Probate is how an estate gets settled with court supervision. A person, often a surviving spouse or adult child, is (i) appointed by the court if there is no Will, or (ii) nominated by the Will. Once appointed, this person, “executor” or “Personal Representative,” may (i) gather and value the estate’s assets, (ii) pay bills/taxes, and, (iii) distribute assets to heirs/beneficiaries.
Call George Law at (248) 470-4300 for more details and any assistance that you need.
Probate’s purpose is to prevent fraud. It freezes the estate until a judge determines that (i) the Will is valid, (ii) relevant people have been notified, (iii) the estate’s property has been identified and appraised, (iv) the creditors and taxes have been paid. When that’s done, the court issues an Order distributing the property and the estate is closed.
Not all estates must go through probate though.
First, if an estate falls below a certain threshold, it is considered a “small estate” and doesn’t require court supervision to be settled.
Second, not all assets are subject to probate. Some assets transfer automatically when the owner dies with no probate required. The most common kinds of assets that pass without probate are:
- Joint Tenancy Assets – when one joint tenant dies, the surviving joint tenant becomes the owner of the entire asset, without the need for a court order. This is called “right of survivorship.” For example, if a house is owned this way, “Jane Sage and John Sage, as joint tenants,” and Jane dies, John owns the entire house.
- Tenancy by the Entirety or Community Property with Right of Survivorship – these forms of property ownership function like joint tenancy in that the survivor owns the entire property at the death of the other tenant, but are only available to married couples.
- Beneficiary Designations – retirement accounts and life-insurance policies have named beneficiaries. Upon the death of the account or policy owner, these beneficiaries are entitled to the assets in the account or the proceeds of the policy.
- Payable on Death Accounts/Transfer on Death Accounts – bank and brokerage accounts can have designated beneficiaries, too. The account owner can fill out forms to designate who should receive the account assets after their death.
Third, if a decedent created a Living Trust to hold large assets, that estate won’t go through probate, unless the assets outside the trust add up to more than Michigan’s small-estate limit. That’s why that Living Trust was created, to avoid probate after the death of the trust’s Grantor.
But for estates in Michigan that exceed the small-estate’s threshold, and for which there is either no Will, or a Will (but not a Living Trust), probate will be required before an estate can be transferred to the decedent’s heirs or beneficiaries.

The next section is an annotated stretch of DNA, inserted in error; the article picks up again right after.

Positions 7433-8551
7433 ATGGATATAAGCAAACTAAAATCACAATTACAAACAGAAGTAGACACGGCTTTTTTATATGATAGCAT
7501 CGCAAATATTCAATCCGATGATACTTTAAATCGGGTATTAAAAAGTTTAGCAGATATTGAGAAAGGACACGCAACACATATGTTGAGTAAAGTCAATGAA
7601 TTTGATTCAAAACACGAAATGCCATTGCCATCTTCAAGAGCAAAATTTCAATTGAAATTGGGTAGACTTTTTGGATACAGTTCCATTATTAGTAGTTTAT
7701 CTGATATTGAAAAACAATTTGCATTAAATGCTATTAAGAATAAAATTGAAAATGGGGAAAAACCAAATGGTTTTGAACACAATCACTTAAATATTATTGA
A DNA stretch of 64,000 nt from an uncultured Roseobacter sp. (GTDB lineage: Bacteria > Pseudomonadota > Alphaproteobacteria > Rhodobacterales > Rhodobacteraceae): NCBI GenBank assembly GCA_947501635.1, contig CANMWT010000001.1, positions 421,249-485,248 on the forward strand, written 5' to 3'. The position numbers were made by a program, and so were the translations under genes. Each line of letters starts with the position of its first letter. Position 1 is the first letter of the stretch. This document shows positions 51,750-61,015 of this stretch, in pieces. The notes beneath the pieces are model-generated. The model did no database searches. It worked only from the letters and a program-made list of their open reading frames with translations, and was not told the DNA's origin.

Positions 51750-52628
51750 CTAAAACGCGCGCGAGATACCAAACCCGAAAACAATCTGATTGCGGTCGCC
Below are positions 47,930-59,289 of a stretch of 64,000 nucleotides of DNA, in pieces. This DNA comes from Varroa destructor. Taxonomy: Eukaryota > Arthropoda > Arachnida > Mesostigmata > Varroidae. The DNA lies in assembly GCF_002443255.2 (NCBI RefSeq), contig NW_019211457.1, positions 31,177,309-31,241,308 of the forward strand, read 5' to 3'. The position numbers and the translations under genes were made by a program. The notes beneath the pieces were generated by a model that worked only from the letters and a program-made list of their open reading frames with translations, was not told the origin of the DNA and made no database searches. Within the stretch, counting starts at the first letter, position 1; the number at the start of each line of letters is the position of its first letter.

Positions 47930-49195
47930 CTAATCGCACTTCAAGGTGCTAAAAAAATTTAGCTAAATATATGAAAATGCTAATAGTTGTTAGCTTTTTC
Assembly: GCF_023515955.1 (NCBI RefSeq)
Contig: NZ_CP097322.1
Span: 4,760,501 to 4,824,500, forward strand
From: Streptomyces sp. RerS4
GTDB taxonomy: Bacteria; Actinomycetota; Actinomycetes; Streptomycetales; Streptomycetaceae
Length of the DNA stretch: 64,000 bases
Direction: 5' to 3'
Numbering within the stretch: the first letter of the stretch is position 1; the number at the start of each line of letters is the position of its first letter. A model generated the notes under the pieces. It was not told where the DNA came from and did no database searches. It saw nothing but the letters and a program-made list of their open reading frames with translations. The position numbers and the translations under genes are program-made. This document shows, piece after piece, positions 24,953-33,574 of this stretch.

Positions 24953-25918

The general procedure required to settle an estate via probate in Michigan is set out in the Uniform Probate Code, a set of probate procedures that 15 states have adopted.
Under the UPC, Michigan has 3 kinds of probate proceedings: (i) informal, (ii) unsupervised, and (iii) supervised formal.
Most probate proceedings in Michigan are informal. You can use it when the heirs and beneficiaries are getting along, there are no creditor problems to resolve and you don’t expect any trouble.
First, file an application with the probate court to serve as the “personal representative” of the estate. (This is what most people think of as the “executor”). Once your application is approved, you may act for the estate. Usually, the court will give you a “Letters Testamentary.”
Once you get the letters, you need to do these things:
- Send out formal notice to heirs, beneficiaries, and creditors
- Publish a notice in a local newspaper to alert other creditors
- Provide proof that you’ve mailed notices and published the notice
- Prepare an inventory and appraisal of the estate’s assets
- Keep the property safe
- Distribute the property (when the estate closes)
Once the property’s been distributed, you close an informal proceeding by filing a “final accounting” with the court and a “closing statement” that says you’ve paid all the debts and taxes, distributed the property, and filed the accounting.
Unsupervised Formal Probate
A formal probate, even an unsupervised one, is a court proceeding. A judge must approve certain actions taken by the Personal Representative, such as selling estate property, distributing assets, or paying an attorney. The judge can settle disputes between beneficiaries over the distribution of assets, the meaning of a Will, or the amounts due to creditors. The informal probate process won’t work if there are disputes – that’s when a court gets involved.
Supervised Formal Probate
A supervised formal probate is one in which the court steps in to supervise the entire probate process. The court must approve the distribution of all property in such a proceeding.
A skilled lawyer can make a huge difference. Call George Law at (248) 470-4300 for more details and any assistance that you need.